The buzz for Angie Thomas’s debut novel The Hate U Give came well in advance of its publication. The young adult novel debuted to rave reviews, won several awards, and sat atop The New York Times bestseller list for 50 weeks. But the story about black teen Starr Williams, who witnesses the police shooting of a childhood friend, has drawn the attention of would-be censors, who have attacked it for being “pervasively vulgar” and for the depiction of drug use, profanity, and offensive language. Released in early 2017, the book landed in the eighth spot on the American Library Association’s top ten challenged and banned books list.
Inspired by the Black Lives Matter movement, The Hate U Give addresses issues of racism and police violence as witnessed by Starr, a 16-year-old girl who navigates between her poverty-stricken neighborhood and the wealthy suburban prep school she attends. She is the sole witness to the police shooting of her best friend Kahlil, who is unarmed but may or may not have been a drug dealer. In addition to starred reviews from Booklist, Kirkus, School Library Journal, Horn Book Magazine, and more, The Hate You Give won the Coretta Scott King Honor, Michael L. Printz Honor, William C. Morris Award, and more. It was also longlisted for the National Book Award, and a cinematic adaptation of the book is scheduled for release in late 2018.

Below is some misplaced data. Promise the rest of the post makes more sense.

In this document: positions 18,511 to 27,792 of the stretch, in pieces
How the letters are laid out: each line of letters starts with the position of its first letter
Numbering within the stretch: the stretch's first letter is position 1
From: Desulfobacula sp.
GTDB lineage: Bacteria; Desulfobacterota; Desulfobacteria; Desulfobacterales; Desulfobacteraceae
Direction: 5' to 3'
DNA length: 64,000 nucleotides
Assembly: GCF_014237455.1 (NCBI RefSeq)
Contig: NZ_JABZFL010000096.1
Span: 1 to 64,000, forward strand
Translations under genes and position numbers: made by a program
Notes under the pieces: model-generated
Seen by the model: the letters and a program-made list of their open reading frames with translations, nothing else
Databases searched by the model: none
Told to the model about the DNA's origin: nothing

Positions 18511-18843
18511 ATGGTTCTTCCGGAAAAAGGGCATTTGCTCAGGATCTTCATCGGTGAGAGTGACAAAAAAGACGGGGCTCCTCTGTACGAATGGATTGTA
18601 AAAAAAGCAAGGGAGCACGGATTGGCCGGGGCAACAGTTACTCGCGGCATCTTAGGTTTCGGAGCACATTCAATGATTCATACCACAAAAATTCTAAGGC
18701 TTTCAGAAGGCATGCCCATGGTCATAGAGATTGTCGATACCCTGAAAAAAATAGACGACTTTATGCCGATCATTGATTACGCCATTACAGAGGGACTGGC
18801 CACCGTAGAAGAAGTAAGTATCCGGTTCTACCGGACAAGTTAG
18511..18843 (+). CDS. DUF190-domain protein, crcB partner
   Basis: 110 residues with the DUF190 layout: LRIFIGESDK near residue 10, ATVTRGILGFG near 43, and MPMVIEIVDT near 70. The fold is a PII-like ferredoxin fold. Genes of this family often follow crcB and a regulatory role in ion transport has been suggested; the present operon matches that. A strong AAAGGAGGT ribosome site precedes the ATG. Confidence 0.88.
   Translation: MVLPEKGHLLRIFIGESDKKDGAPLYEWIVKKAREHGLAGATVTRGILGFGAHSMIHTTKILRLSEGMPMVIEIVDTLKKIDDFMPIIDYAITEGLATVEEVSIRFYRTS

In late 2017, The Hate U Give was banned by school officials in Katy, Texas, where it was challenged for “inappropriate language.” District Superintendent Lance Hindt pulled the book from shelves during the review process in violation of the district’s own review policies, claiming he did so based on its “pervasive vulgarity and racially-insensitive language…not its substantive content or the viewpoint expressed.” The move drew widespread condemnation from free expression advocates, but the actions of a teen in the district helped save the day. Ny’Shira Lundy collected 4,000 signatures on a petition calling for the restoration of the book. The district relented and put it back on shelves, but it wasn’t a total victory. Students are required to get parental permission to check it out.
The Hate U Give appears to be on track for a spot on next year’s top ten challenged and banned books list. This summer, the book was challenged, alongside Jason Reynolds and Brendan Kiely’s acclaimed All American Boys, by the Fraternal Order of Police in Charleston, South Carolina, where the books are part of the Wando High School summer reading list. President of the Fraternal Order John Blackmon, says that the books are “almost an indoctrination of distrust of police and we’ve got to put a stop to that.” Once again, several members of the Banned Books Week Coalition have stepped up to defend the book, which is going through the district’s formal review process.
Find more of ALA OIF’s top ten challenged and banned lists here.